posted by spiderskull at 7:40 PM on June 20, 2010


It's as if your CD player just played the 11001110101's straight off the disc and into your speakers.

Interestingly, many CD players do have 1-bit DACs, they're just operating at frequencies way higher than 44.1kHz and they get smoothed out before being sent to the speakers.
posted by Jpfed at 8:00 PM on June 20, 2010 [1 favorite]


Off-topic: ...and a Haters release that was a cotton ball glued to a piece of cardboard, with instructions to hold the cardboard against one's ear and rub.
My favorite is Wind Licked Dirt: "This record is played by rubbing dirt on it. A blank 12" LP (no groove) packaged in a white sleeve with paste on cover. Included in the jacket is dirt. "
posted by monkeymike at 8:12 PM on June 20, 2010


He seems awfully fond of his very modest creation.
posted by NortonDC at 8:14 PM on June 20, 2010


He seems awfully fond of his very modest creation.

haha! Such is the artist's condition, I reckon!
posted by flapjax at midnite at 8:15 PM on June 20, 2010


"...[he wanted to revisit the idea that] when you listen to an album, that you could actually be experiencing, first-hand, the production of the music itself."

Not entirely unlike jazz, or jam bands. But with a much more limited processor.
posted by clockzero at 8:17 PM on June 20, 2010


Oh. Dozens of floats used as spacers. Interesting. That had me puzzled for a bit.
posted by Artw at 8:41 PM on June 20, 2010


the synth nerds among us just want to slap a LPF on the end of that and make it actually sound nice, as well as look cool...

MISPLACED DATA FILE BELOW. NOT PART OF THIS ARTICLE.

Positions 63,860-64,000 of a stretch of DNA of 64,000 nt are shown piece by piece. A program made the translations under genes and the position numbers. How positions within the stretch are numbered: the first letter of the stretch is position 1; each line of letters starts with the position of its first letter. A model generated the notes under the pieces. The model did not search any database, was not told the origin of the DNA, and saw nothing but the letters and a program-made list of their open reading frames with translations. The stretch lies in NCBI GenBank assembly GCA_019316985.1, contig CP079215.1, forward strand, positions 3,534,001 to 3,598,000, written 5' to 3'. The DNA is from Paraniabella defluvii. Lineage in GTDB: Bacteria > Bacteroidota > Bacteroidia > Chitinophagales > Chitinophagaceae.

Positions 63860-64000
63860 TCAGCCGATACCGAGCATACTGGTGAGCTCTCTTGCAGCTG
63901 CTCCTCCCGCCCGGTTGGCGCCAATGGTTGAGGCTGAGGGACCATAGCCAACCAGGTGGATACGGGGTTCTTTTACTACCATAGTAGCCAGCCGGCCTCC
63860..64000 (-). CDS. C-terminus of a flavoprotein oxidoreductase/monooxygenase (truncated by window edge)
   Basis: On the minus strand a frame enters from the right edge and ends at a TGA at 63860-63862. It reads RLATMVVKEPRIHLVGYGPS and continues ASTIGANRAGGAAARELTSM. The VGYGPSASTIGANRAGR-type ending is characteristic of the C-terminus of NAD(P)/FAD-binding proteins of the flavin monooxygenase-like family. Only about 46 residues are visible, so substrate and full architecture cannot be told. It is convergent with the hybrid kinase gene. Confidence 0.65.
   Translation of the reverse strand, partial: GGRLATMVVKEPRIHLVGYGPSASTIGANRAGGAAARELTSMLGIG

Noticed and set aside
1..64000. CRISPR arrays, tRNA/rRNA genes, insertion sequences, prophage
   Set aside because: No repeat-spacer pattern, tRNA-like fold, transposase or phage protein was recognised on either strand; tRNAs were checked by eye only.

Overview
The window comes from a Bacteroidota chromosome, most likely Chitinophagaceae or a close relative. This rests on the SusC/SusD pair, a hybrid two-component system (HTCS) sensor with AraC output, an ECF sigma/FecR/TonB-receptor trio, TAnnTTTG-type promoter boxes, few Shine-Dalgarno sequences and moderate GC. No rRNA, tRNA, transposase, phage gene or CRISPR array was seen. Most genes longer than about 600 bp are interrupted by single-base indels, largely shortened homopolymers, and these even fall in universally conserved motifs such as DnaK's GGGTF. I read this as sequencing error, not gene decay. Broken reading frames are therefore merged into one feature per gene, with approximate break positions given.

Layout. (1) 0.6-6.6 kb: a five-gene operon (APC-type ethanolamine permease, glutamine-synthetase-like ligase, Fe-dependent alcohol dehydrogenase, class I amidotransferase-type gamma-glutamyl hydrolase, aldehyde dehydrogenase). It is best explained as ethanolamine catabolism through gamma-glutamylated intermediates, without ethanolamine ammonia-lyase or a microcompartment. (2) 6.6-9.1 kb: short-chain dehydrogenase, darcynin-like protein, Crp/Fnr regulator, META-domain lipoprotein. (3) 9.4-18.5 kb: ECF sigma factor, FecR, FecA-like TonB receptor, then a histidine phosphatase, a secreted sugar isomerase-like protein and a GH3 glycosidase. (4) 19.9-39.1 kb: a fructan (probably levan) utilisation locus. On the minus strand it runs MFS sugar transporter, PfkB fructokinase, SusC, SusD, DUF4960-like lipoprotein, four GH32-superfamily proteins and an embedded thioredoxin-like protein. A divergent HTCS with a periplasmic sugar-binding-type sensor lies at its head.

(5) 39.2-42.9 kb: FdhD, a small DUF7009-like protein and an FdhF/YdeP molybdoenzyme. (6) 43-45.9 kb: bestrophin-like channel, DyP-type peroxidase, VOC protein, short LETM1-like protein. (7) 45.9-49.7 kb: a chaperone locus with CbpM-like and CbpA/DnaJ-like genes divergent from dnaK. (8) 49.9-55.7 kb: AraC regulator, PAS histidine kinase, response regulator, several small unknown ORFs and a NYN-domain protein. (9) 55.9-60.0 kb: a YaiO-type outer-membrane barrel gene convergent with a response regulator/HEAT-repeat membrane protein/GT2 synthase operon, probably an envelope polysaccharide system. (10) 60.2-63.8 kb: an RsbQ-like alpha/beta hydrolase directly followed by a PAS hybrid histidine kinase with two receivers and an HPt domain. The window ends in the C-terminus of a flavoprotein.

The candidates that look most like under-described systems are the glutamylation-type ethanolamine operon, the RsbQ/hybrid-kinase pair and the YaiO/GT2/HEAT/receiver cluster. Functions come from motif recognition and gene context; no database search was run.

For the non-synth nerds amongst us, what would this do?

Oh. Dozens of floats used as spacers. Interesting. That had me puzzled for a bit.

Heh, fellow web-developer here, and I wondered about it too. I was hoping for something more exciting.
posted by !Jim at 8:48 PM on June 20, 2010


For the non-synth nerds amongst us, what would this do?

LPF = low-pass filter: cuts down the highs, leaves the lows intact. Pretty much every synthesizer has one, and it is one of the larger influences on the sound the synthesizer produces. The effect, used on this music, would be to render it less buzzy and metallic; it'd be softer, warmer.
posted by Mars Saxman at 9:16 PM on June 20, 2010


This is pretty cool, and I actually like the buzzy metallic sound. I do agree that he really oversells it in his speech, and the bit about "symphonic form" in particular made me roll my eyes, so I don't blame the nitpickers.

However, you probably need that kind of lofty rhetoric if you want to win stuff like the prix ars electronica, so I don't really blame him either.
posted by speicus at 10:42 AM on June 21, 2010


the synth nerds among us just want to slap a LPF on the end of that

Yeah ... how much could a little RC rolloff cost?

I grok his approach, people will pay exorbitant prices for crappy little one-off paintings ... tangible, unique ... but nothing for a tune which took a hundred hours to craft.



posted by Twang at 12:02 PM on June 21, 2010


The chip (closeup of the first board) is an Atmel Atmega8l-8PI microcontroller with 8K of Flash memory, 1K of RAM. 1@$4.50 a pop, 100@$3.50.

A step-up from the tech in musical gift-cards.
posted by Twang at 12:22 PM on June 21, 2010